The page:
J: Julie’s Dream Music Group is mine. I started it in 1997 just in my mind. I said “I’m going to bring my mamma back into existence.” In this dream I kept having, she was there telling me “One day you’re gonna be free.” And I didn’t get it until one day something just said “Jah, go ahead and just start a company.”
I signed a contract (with a record label) that left me in a bind for over a decade. I made millions of dollars for this corporation. I sold 1.9 million out of the box. I feel like we could have even sold more, but I just felt that I wasn’t happy. Everybody else was happy with me. All I really ever wanted to be was a star, so I started a few companies to be in control of my music.
Who is your favorite producer? – LaKeyla, Detroit
J: Favorite hip- hop producer? Dr. Dre is really one of my all time fave producers. Listening to hip-hop early in the game, Run-DMC, Fat Boys, and all of that was East Coast, but somehow Dr. Dre was always in the picture for me. He was always my favorite rapper when I didn’t really know too much about hip-hop. I was big on Eazy-E, Cyprus Hill, and that whole West Coast connection over there. I had a chance to meet DJ Quick—he is a great producer—there’s also Battlecat. It’s a lot of good producers, but I would definitely have to say Dre. He was the pioneer of the West Coast.
Then you have the East Coast producers—I would say Puff Daddy is the most ingenious in hip-hop. When it comes to producing, most people would’ve probably said Swizz Beatz—I wouldn’t disagree with that. When you say hip-hop, you have to be careful because people get defensive, but I feel safe saying Puff Daddy. You can’t just judge it on what he’s doing now, and he may be a little quiet as opposed to what it used to be when he was hot as fishgrease, but he still is hot. But then again most producers don’t produce the records. That’s why I said Puffy, but he knows how to put the right people in the right places.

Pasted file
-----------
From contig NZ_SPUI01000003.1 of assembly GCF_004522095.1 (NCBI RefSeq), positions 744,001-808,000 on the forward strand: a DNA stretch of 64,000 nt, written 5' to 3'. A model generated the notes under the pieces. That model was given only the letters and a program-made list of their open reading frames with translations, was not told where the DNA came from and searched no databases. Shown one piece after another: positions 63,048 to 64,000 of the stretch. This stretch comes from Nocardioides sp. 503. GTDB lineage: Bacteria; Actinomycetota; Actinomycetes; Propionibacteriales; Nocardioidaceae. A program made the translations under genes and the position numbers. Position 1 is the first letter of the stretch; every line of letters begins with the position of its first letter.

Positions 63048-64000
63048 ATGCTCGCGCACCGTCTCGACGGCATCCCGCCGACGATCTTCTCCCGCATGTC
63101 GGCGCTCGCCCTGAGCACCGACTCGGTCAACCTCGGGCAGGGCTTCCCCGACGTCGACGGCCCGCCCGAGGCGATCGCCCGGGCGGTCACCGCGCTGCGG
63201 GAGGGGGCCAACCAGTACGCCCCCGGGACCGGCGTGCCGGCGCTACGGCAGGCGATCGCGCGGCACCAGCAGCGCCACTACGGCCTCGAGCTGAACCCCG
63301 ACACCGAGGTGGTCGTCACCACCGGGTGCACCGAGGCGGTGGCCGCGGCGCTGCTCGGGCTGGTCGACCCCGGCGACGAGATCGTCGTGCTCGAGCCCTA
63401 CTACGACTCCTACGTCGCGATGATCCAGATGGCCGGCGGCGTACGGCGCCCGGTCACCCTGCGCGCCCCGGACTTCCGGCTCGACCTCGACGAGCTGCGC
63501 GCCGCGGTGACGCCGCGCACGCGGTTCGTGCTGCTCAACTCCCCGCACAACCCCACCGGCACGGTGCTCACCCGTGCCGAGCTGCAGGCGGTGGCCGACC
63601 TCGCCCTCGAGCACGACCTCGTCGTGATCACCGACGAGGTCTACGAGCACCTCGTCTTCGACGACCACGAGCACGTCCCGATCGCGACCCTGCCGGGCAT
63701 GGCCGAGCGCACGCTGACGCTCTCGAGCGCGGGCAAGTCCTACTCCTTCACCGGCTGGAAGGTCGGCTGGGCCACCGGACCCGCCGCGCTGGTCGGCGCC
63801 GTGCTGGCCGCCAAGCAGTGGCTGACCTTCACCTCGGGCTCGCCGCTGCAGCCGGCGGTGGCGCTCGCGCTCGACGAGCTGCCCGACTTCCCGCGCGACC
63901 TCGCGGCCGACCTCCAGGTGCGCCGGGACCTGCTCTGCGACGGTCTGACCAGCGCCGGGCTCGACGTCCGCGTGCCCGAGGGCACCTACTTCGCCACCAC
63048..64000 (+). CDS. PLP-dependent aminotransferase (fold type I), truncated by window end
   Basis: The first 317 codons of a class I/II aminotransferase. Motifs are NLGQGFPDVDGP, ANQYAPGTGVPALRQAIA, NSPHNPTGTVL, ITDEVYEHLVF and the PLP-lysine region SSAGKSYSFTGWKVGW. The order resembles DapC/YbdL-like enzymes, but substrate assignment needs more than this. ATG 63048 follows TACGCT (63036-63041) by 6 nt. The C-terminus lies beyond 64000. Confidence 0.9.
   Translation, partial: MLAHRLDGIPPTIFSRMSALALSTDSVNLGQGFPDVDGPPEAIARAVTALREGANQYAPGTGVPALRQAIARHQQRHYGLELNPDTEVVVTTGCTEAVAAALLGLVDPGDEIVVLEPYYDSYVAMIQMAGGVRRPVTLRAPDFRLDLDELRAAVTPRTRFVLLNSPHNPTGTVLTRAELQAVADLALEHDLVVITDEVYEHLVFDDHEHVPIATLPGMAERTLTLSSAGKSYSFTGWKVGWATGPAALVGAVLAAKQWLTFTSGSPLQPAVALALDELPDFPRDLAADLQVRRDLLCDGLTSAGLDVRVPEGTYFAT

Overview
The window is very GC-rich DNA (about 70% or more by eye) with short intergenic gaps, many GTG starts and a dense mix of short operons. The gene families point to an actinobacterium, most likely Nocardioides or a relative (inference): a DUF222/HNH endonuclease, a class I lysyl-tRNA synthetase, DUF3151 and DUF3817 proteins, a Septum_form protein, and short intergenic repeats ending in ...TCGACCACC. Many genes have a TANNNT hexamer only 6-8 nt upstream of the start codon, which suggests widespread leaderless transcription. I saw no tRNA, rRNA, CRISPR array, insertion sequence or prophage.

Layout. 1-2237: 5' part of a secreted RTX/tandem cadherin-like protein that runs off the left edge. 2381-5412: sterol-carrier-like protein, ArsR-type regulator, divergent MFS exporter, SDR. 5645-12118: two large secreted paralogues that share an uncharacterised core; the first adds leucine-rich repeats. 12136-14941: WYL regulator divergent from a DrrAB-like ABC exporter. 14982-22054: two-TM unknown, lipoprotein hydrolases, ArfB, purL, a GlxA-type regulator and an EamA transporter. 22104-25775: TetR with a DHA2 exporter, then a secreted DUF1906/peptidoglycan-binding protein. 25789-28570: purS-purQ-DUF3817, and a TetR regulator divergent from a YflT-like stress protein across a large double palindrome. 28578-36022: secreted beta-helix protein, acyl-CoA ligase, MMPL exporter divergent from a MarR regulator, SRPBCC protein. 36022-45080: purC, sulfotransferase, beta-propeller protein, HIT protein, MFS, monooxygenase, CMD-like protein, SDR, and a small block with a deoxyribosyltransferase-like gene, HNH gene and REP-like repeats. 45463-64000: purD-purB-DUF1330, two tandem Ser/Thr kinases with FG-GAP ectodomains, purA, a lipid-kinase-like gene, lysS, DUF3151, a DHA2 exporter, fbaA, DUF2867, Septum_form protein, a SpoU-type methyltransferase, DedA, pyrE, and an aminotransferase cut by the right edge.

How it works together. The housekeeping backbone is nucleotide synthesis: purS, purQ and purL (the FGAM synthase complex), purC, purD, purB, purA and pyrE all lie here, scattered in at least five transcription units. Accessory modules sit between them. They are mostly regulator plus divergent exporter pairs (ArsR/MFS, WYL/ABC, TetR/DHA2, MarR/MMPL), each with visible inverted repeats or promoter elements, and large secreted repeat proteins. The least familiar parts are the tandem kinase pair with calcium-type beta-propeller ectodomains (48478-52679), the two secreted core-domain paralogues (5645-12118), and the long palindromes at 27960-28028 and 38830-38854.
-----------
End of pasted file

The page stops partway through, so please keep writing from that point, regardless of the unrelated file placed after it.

As far as R&B, I would have to say Quincy Jones and Stevie Wonder. [laughs] I’ve been in the studio so long I don’t even know who’s doing what nowadays.
What do you do to relax and help you write? – Antea, Detroit
J: If I want to write a good song, I’ll drink some tea with honey and ginger, then I will light a candle and I’ll just think. The first thing that comes to my mind, I write about it.
I think when you get writer’s block, you’re tired, you need to get a snack, take a break, lay down for a few hours, you’re thinking too much, you might be stressed out. If you have a good writing partner—it’s always good to have more than one person writing with you—if you get stuck, it’s still your idea, but you have someone around you to help you to get it back on track.
What has changed in R&B from when you you first came in the game to now? Is R&B becoming a dead art? –Joey Montana, Boston
J: It really is. I think I’m getting tired. Honestly, I am tired, but what keeps me going is that I know I’m a seed in a new generation. Even though my time is going to pass, we all have to graduate with time. Somebody else is going to come along, and we’re going to have to embrace that. It’s my job to foresee that future and put all of that talent out.